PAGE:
This longitudinal case study explored the academic identity and language socialization of a Chinese graduate student enrolled in an online religion course at a U.S. university during the COVID-19 pandemic. Data were collected via online classroom observations, oral interviews, and artifacts. The theoretical framework was taken from language socialization and identity, together with positioning theory. The study differs from previous research, arguing that instead of language competence, the constructed academic identity is occasionally crucial for the successful academic discourse socialization of international students in bilingual and virtual settings. Moreover, the inclination toward interactive positioning between students and instructors can arise and advance in virtual academic communities and, while students’ academic identities might be resistant to change, they can be negatively impacted by disorganized course design. The conclusion sheds light on first and second language socialization through which international graduate students can navigate and maintain their academic identities within digitally mediated and multilingual learning environments.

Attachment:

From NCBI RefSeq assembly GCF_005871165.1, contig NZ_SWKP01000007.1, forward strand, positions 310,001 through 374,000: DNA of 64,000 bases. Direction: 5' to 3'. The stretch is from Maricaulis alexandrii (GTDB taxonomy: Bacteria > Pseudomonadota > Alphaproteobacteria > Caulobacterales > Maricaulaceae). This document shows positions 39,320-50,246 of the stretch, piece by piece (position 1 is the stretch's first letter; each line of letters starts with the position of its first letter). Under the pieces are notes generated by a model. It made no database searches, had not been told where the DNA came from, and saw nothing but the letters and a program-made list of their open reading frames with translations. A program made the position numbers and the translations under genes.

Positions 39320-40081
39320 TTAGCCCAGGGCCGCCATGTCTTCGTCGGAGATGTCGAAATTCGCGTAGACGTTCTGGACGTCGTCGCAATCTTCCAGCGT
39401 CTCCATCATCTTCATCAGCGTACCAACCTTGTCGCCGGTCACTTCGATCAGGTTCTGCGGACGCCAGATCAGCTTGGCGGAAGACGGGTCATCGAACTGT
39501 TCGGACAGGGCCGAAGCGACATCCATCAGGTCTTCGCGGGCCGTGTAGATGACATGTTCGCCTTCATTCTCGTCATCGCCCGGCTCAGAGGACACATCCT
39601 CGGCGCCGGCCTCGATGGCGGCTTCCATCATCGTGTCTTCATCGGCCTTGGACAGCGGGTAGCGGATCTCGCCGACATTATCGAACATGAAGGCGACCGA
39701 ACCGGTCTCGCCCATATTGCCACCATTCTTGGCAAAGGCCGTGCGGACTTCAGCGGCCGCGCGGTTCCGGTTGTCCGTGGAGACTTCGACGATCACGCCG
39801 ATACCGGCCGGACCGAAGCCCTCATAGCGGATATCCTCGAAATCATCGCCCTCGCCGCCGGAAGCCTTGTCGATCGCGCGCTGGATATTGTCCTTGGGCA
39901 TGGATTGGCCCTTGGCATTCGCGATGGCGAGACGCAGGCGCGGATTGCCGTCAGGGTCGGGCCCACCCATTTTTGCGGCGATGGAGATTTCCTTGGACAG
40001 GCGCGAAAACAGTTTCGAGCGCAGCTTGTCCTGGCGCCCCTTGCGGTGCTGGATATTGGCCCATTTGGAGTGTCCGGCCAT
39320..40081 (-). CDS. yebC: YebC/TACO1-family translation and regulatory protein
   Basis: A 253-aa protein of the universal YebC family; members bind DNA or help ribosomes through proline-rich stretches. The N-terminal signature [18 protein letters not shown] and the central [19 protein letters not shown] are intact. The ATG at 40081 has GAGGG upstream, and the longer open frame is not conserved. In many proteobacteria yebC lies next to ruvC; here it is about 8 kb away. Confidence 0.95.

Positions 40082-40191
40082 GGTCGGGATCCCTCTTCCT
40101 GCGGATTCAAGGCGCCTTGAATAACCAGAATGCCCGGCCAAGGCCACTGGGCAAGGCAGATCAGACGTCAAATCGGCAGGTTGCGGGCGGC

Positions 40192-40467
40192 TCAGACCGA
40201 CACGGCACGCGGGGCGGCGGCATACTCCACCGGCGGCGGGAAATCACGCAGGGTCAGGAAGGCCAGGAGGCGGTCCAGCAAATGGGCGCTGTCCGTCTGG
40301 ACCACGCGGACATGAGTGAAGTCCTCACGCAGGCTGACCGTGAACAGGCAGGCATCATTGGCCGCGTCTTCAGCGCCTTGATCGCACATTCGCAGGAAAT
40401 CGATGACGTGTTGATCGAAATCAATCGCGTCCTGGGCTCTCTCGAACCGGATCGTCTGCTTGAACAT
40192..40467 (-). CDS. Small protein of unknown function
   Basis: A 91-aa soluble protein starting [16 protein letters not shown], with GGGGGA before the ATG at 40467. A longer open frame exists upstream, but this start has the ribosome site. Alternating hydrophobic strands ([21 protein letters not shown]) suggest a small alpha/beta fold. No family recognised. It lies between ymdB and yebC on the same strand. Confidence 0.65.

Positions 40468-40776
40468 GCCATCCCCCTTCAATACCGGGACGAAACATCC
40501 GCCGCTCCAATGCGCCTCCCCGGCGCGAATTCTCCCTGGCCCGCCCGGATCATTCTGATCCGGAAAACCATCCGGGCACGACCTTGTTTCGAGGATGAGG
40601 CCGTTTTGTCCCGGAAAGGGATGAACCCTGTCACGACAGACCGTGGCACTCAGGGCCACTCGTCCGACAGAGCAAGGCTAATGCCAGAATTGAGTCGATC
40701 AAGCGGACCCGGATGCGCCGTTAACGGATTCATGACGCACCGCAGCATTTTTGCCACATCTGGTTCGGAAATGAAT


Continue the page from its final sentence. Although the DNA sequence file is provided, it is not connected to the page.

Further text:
Chinese graduate student, academic identity, language socialization, positioning theory, bilingual and virtual education

Author Bio(s)

Xiaolong Lu obtained his Ph.D. degree from University of Arizona. His research focuses on language socialization, second language acquisition, Chinese Linguistics, and L2 teaching. Please direct correspondence to charmander@arizona.edu.

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Creative Commons Attribution-Noncommercial 4.0 License
This work is licensed under a Creative Commons Attribution-Noncommercial-Share Alike 4.0 International License.





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